Every year, it seems, scientists claim that humans will achieve immortality within a few decades. That’s a curse in “How to Stop Time” by Matt Haig. In 1598, a man named Tom fell in love with a woman named Rose. They had a daughter and then Rose fell ill and died; Tom, however, survived because he’s an “alba.” Tom is more than 400 years old and there are two things he wants: to feel as normal as he did in 1598, and to find his daughter, who is also an alba. Romancy? Yes, but also part sci-fi, part history, a little drama, and a whole lot of wonderful.
Fiction: 'Tin Man: A Novel'
To round out the fiction list, there’s “Tin Man: A Novel” by Sarah Winman. It’s also the story of Ellis, who lost his wife and his best friend, the former to a car accident and the latter to AIDS. Ellis misses Annie because she opened his world; he misses Michael because Michael pushed him to do things he would have never tried. But there were so many things Ellis never knew about Michael, until he finds Michael’s journal. Emotional, dramatic, also romantic, here’s a book that’ll make you curl up in your chair, stricken, for an hour after you’ve finished it.
Nonfiction: 'Here is Real Magic'
For anyone who’s ever wondered how that guy on TV does those illusion tricks, “Here is Real Magic” by Nate Staniforth is a book for you. Staniforth always wanted to be a magician but he wanted to do it big. Little coin tricks were old-school so, in this book, he goes on a journey to find out of magic is real or not. Hint: this isn’t a magic book. Read it, and you’ll be left with answers you weren’t even asking for.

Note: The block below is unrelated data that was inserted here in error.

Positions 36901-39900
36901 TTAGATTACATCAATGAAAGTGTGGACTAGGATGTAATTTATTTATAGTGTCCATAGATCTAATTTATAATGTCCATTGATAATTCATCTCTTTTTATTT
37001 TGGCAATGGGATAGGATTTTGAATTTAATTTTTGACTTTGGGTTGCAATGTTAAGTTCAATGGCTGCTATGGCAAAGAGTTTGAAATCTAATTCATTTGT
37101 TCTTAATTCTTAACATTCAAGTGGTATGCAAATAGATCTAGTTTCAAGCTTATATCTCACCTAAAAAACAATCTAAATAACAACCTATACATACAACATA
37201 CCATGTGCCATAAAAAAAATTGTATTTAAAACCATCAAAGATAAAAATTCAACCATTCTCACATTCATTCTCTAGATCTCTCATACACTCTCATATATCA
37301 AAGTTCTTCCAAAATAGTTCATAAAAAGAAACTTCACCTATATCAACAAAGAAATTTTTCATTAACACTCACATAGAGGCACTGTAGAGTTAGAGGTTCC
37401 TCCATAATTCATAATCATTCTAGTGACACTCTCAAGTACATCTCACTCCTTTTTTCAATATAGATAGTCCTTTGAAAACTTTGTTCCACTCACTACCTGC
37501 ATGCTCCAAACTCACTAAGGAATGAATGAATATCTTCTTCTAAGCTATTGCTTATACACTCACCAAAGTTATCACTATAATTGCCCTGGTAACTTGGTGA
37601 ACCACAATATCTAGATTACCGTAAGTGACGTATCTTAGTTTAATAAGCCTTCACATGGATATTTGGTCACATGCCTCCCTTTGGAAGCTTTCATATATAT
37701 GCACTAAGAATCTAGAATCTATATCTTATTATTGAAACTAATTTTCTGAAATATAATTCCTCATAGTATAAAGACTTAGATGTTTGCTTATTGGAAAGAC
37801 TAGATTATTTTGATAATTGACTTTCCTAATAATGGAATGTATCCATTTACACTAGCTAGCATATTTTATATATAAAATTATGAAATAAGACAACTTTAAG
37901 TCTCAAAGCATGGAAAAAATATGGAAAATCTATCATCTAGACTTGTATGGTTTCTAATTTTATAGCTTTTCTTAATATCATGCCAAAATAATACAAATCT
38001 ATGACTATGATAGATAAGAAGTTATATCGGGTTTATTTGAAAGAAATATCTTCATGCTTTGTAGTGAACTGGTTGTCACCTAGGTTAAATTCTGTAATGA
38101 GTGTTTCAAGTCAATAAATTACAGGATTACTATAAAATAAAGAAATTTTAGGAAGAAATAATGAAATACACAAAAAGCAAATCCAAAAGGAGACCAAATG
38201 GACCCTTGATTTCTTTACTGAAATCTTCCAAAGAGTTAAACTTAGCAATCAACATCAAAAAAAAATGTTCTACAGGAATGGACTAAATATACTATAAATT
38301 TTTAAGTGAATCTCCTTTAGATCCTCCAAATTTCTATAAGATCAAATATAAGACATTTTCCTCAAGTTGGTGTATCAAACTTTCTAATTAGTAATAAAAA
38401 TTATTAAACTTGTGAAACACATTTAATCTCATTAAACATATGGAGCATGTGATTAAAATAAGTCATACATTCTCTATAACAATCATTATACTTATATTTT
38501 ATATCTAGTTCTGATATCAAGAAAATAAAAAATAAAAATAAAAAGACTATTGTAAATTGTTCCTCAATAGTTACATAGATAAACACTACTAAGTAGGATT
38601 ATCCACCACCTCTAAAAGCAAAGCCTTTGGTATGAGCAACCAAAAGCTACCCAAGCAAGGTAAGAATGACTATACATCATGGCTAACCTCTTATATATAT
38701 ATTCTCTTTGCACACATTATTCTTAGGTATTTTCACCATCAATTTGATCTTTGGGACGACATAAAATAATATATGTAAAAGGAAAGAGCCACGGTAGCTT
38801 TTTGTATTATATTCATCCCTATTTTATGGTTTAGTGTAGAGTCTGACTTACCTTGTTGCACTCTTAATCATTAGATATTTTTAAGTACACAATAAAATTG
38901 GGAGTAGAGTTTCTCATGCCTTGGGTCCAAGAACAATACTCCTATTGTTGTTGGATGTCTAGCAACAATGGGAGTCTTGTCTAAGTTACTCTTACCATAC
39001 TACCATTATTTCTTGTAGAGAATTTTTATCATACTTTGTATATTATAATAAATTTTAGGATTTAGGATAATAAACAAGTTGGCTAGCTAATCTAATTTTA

Nonfiction: 'The Language of Kindness'
You may never see “The Language of Kindness” by Christie Watson on any other Best Of list and that’s too bad. Watson is a nurse, and this is a book about being ill, care-giving, living, and dying. Beware that some of the stories are a bit gruesome, but this is a lovely book for anyone alive.
Nonfiction: 'Natural Causes'
And not that there’s a theme here or anything, but you’ll also want to read “Natural Causes” by Barbara Ehrenreich, a book about the things we do to avoid dying. It’s informative, funny, wry, and intelligent. Hint: rant, rail, avoid sweets, eat kale, do all you want, but you’re going to die someday anyhow…